01/21/2014 09:39 am ET Updated Mar 23, 2014

Reluctant Reliability: A Glimpse Into Cerebral Palsy

I woke to the sight of a dull-orange sun bleeding through my bedroom window. I stirred under my covers for a moment before I noticed an eerie quietness upstairs.

I waited for some all-too-familiar sounds: the soles of shoes making their way down the wooden stairs, the jingling of car keys, a hand on the doorknob of my handicap-accessible entrance.


I must have slept through the parade of early morning footsteps. My dad had already left for work, my younger brother for school. There was no click-clank of dishes upstairs in the kitchen either, so I assumed my mom was running her usual morning errands.
"I needed that phone in order to do something that most consider simple and second nature."
I turned my head to find my wheelchair parked in the same spot as it was the night before. It's always parked close to the wall so that the cord from the charger reaches the outlet. The low hum of its motor died down during the night.

The only sound that echoed came from my dog who was snoring away under my bed, and of the roar of cars zipping by on the highway. Just as I was wiping sleep from my eyes, mother nature called.

I instinctively reached for my phone, expecting it to be in its usual spot beside my pillow. Nope. I squirmed to the edge of my bed, just enough to peek over the guardrail, to find the phone on the floor.

I didn't know how it got there and I didn't care. I needed that phone in order to do something that most consider simple and second nature. I reminded myself nothing is a "simple" case of mind over matter when a disability is involved.

My cerebral palsy has forced me to rely on my family so much, to the point where I can tell who's coming and going by the sound and rhythm of their footsteps. I've also come to rely on the placement and timing of certain things, as well as the sounds that accompany them. When all of those things seemed nonexistent on this particular morning, my conscience became my only ally. I knew it was the one thing that wasn't going to fail me, even though it was giving me a beat down. I had two choices at this point -- yell as loud as I could to see if someone was actually in the house, or wait it out and hope for the best. My mind went wild trying to figure out ways to miraculously fish the phone through the guardrail.

I wanted nothing more than to jump out of my bed, grab my phone, and text someone as fast as my chubby little fingers would allow. As with so many other scenarios like this, my cerebral palsy didn't present me with that option.

I didn't mind having to lie in bed. That's a kind of pressure and frustration I've grown accustomed to, but I had extra physical pressure to contend with. That completely changed the game.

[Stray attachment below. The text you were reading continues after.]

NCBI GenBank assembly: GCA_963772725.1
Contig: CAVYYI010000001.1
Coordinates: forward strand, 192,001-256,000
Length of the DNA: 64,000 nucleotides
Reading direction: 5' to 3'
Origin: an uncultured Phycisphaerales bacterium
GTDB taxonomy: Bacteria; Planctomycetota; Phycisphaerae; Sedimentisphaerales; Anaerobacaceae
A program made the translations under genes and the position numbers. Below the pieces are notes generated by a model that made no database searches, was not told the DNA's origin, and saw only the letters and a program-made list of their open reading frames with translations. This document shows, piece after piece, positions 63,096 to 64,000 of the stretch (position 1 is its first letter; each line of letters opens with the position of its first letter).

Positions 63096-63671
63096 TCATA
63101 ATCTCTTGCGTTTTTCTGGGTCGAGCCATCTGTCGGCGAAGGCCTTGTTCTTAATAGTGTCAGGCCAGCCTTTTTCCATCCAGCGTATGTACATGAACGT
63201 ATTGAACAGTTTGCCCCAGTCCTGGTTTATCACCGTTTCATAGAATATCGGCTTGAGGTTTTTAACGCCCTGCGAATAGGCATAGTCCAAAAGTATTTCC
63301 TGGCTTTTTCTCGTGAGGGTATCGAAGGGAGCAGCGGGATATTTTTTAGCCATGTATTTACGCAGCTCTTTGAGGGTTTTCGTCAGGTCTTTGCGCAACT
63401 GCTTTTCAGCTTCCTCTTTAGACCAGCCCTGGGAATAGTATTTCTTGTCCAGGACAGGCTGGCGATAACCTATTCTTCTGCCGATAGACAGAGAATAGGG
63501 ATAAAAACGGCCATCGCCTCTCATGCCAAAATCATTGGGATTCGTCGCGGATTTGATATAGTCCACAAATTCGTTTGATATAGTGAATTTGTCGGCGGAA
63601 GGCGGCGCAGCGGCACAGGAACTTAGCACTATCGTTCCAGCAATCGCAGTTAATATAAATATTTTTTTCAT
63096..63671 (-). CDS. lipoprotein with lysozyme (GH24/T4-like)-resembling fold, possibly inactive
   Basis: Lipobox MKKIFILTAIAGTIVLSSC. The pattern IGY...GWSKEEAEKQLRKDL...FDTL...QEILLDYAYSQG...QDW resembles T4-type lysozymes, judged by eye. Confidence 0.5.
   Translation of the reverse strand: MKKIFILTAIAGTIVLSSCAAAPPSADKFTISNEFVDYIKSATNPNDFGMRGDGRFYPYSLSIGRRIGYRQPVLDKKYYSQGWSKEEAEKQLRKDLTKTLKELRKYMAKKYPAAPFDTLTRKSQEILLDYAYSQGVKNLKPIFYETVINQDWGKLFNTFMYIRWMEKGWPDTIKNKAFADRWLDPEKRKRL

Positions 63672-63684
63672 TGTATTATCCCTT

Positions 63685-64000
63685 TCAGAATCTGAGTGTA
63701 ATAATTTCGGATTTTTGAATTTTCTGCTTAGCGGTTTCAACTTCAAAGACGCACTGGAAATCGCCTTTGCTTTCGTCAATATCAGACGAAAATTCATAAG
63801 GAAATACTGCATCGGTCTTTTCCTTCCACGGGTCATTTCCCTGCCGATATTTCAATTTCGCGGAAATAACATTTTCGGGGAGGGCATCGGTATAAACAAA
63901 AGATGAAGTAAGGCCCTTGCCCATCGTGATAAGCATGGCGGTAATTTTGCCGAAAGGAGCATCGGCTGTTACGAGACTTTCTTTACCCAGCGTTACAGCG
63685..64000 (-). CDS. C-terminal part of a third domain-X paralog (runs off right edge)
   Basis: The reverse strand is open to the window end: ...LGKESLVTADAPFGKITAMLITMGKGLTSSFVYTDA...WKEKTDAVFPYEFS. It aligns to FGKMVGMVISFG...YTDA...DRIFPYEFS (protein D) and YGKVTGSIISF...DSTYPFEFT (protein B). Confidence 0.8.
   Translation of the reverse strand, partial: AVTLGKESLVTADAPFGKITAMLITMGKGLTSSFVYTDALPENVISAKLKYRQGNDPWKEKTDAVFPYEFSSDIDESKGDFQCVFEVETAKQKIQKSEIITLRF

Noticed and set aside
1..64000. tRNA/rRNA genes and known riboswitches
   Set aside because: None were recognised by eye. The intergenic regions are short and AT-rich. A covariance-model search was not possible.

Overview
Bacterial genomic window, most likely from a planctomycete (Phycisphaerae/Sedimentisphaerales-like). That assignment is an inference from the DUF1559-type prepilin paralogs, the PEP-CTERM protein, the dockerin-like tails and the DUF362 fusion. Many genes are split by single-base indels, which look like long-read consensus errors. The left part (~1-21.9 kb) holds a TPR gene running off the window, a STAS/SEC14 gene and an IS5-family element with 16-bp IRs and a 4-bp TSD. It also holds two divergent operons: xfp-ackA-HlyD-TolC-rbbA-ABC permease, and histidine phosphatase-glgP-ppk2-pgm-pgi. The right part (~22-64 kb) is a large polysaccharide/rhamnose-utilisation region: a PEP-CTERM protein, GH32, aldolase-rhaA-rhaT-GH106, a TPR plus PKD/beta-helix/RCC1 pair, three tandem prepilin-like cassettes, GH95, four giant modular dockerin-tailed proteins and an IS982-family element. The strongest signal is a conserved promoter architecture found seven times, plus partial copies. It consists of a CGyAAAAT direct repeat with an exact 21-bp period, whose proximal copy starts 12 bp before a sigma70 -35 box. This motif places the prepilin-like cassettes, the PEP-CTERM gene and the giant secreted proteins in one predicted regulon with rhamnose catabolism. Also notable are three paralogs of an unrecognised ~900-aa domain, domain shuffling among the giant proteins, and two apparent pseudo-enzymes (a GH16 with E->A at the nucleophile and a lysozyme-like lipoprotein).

Rolled to my right, then left, then to my back. I even rolled on my stomach, but no movement I made was quick or sharp enough to relieve the pressure on my bladder. It only seemed to intensify with each passing second.
"Everyone needs help sometimes, but there's an entirely different level of reliability involved when you have a disability."
As I started to scream as if my life depended on it -- I realized I couldn't do a single, solitary thing to help myself. I was physically and mentally exhausted at this point. I was furious that I let a simple situation get the best of me, but my only saving grace was the sound of my mom's van pulling in the driveway with seconds to spare.

"Am I too late?" she asked over the rustling grocery bags.

As I watched her walk into my room and pick up my phone in one smooth, quick motion -- I knew this was one of countless incidents where I've had to surrender to someone else's ways. Every time I give in I feel defeated in some way, and not having the luxury of refusing help when I know I need it is the real buzz killer.

By the same token, I have to maintain enough mental stability to not blame myself. When you fail to realize your back is against the wall, chaos ensues. Everyone needs help sometimes, but there's an entirely different level of reliability involved when you have a disability. My mom has an innate ability to sense that, and the minute those words came out of her mouth I knew exactly what she was talking about.

When you strip everything away it's the same sense of reliability that even the strongest individuals in the world have come to call upon. It somehow connects them to us -- and us to them -- in a way that makes the playing field level for everyone. It may not spell the end of war and violence, but an awareness of our own complex reliability on others is a darn good place to start.

This post was originally published at The Good Men Project